Quality teaching has been a strong focus of professional development programs in school education for at least ten years. The term has appeared under various guises including (but not limited to) Authentic Pedagogies, Productive Pedagogies and the NSW Quality Teaching Framework. In a university setting such an approach supports the valuing of diversity in two distinct ways. It acknowledges students' own diverse backgrounds as a learning resource and recognises that meeting the learning needs of all students requires a range of pedagogical approaches. Quality Teaching in NSW Public Schools (NSW DET, 2003) identified three dimensions as the central pillars of the model. They are i) intellectual quality; ii) quality learning environment, and iii) significance. Table 1 elaborates on the elements of each dimension.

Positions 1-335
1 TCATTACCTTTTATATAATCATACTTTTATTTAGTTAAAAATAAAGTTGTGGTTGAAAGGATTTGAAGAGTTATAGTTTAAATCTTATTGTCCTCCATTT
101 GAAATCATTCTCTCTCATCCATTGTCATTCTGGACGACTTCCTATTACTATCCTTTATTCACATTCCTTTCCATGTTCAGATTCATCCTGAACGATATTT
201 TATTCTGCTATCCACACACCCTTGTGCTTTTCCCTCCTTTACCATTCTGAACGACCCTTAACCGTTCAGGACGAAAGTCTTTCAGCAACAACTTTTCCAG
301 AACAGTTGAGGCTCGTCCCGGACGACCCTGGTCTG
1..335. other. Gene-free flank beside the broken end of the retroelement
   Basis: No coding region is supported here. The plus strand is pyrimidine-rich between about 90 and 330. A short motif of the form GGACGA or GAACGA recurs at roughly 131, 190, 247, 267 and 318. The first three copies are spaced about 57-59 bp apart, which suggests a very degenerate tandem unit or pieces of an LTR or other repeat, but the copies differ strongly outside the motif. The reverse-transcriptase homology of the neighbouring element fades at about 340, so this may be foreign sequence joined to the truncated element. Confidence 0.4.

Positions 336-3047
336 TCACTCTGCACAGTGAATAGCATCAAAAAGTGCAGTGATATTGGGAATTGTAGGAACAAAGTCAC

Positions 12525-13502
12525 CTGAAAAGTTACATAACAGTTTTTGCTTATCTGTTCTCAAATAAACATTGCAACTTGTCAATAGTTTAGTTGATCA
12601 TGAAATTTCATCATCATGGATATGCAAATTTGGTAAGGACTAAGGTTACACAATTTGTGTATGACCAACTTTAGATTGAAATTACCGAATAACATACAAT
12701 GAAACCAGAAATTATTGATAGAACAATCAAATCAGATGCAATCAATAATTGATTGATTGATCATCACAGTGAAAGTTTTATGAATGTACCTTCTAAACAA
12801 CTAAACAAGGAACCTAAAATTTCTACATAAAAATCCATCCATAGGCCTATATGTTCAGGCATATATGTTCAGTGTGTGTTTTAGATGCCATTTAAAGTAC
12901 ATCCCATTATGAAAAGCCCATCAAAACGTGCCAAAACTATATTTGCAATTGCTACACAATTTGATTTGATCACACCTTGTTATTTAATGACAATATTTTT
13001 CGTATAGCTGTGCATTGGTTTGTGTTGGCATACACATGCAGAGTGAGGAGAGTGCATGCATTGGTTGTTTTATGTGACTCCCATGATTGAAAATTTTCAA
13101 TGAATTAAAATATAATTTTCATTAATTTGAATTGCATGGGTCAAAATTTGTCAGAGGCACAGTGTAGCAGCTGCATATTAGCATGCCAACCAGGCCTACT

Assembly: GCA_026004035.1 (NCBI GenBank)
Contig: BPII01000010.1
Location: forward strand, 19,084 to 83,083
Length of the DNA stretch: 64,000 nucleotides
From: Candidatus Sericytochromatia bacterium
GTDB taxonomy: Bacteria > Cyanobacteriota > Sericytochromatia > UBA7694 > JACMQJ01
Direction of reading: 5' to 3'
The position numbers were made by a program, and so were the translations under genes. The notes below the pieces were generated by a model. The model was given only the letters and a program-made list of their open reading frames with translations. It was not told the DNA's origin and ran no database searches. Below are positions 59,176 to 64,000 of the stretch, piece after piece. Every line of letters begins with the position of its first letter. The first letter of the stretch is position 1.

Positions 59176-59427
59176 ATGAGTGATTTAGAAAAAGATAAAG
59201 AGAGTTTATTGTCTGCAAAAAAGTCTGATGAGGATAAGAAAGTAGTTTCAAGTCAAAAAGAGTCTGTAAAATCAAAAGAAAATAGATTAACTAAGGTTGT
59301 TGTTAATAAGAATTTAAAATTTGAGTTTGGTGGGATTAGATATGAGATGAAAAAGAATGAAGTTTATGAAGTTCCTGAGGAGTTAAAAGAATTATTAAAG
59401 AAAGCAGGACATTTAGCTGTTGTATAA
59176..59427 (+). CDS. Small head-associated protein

There is much in common between the aims of this pedagogical model and the set of pedagogic aspirations outlined in the University's overarching Graduate Attributes, namely: scholarship, lifelong learning and global citizenship. For example, scholarship maps very closely to the intellectual quality dimension of the NSW QT model while global citizenship relates to the significance dimension. Furthermore, global citizenship implies an understanding and recognition of the rich diversity of our student population, seeking to support their engagement with a global community. In this sense, such a pedagogic model engages learners in teaching and assessment practices that support diverse approaches and maintains a commitment to intellectual rigour in a quality leaning environment. But how applicable is QT to a university context?
Teaching for Diversity